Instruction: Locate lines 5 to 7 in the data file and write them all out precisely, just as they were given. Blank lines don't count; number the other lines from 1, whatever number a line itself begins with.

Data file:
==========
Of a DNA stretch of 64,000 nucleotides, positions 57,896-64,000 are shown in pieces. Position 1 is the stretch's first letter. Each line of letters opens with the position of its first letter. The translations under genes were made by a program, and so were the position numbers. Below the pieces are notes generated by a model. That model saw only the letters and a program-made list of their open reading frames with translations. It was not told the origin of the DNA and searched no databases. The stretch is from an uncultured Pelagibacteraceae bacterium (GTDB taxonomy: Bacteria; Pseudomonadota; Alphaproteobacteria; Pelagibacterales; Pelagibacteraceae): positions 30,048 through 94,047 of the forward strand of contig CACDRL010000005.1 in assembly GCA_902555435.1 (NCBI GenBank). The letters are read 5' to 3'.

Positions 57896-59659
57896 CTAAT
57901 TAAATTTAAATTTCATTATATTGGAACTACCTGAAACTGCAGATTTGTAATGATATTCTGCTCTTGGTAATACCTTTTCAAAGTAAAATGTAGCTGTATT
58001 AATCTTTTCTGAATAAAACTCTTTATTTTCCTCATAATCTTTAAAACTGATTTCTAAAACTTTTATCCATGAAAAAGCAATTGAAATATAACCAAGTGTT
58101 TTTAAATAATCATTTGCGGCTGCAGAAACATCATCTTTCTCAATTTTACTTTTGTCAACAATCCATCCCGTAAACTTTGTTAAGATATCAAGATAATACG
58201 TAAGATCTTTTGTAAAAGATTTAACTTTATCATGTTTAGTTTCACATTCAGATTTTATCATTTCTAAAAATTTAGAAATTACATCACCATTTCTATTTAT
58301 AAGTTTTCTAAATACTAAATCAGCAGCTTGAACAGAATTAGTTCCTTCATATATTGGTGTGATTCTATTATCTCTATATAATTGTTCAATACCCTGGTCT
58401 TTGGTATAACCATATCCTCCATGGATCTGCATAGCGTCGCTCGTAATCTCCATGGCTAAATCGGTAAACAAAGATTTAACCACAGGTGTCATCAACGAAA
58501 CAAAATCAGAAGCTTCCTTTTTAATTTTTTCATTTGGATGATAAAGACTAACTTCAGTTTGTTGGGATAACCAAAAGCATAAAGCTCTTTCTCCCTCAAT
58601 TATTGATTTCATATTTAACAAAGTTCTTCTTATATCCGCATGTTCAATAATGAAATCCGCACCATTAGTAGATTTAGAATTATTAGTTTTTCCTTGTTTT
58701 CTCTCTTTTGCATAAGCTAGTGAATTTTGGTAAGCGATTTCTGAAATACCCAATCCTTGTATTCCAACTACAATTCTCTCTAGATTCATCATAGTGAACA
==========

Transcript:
58001 AATCTTTTCTGAATAAAACTCTTTATTTTCCTCATAATCTTTAAAACTGATTTCTAAAACTTTTATCCATGAAAAAGCAATTGAAATATAACCAAGTGTT
58101 TTTAAATAATCATTTGCGGCTGCAGAAACATCATCTTTCTCAATTTTACTTTTGTCAACAATCCATCCCGTAAACTTTGTTAAGATATCAAGATAATACG
58201 TAAGATCTTTTGTAAAAGATTTAACTTTATCATGTTTAGTTTCACATTCAGATTTTATCATTTCTAAAAATTTAGAAATTACATCACCATTTCTATTTAT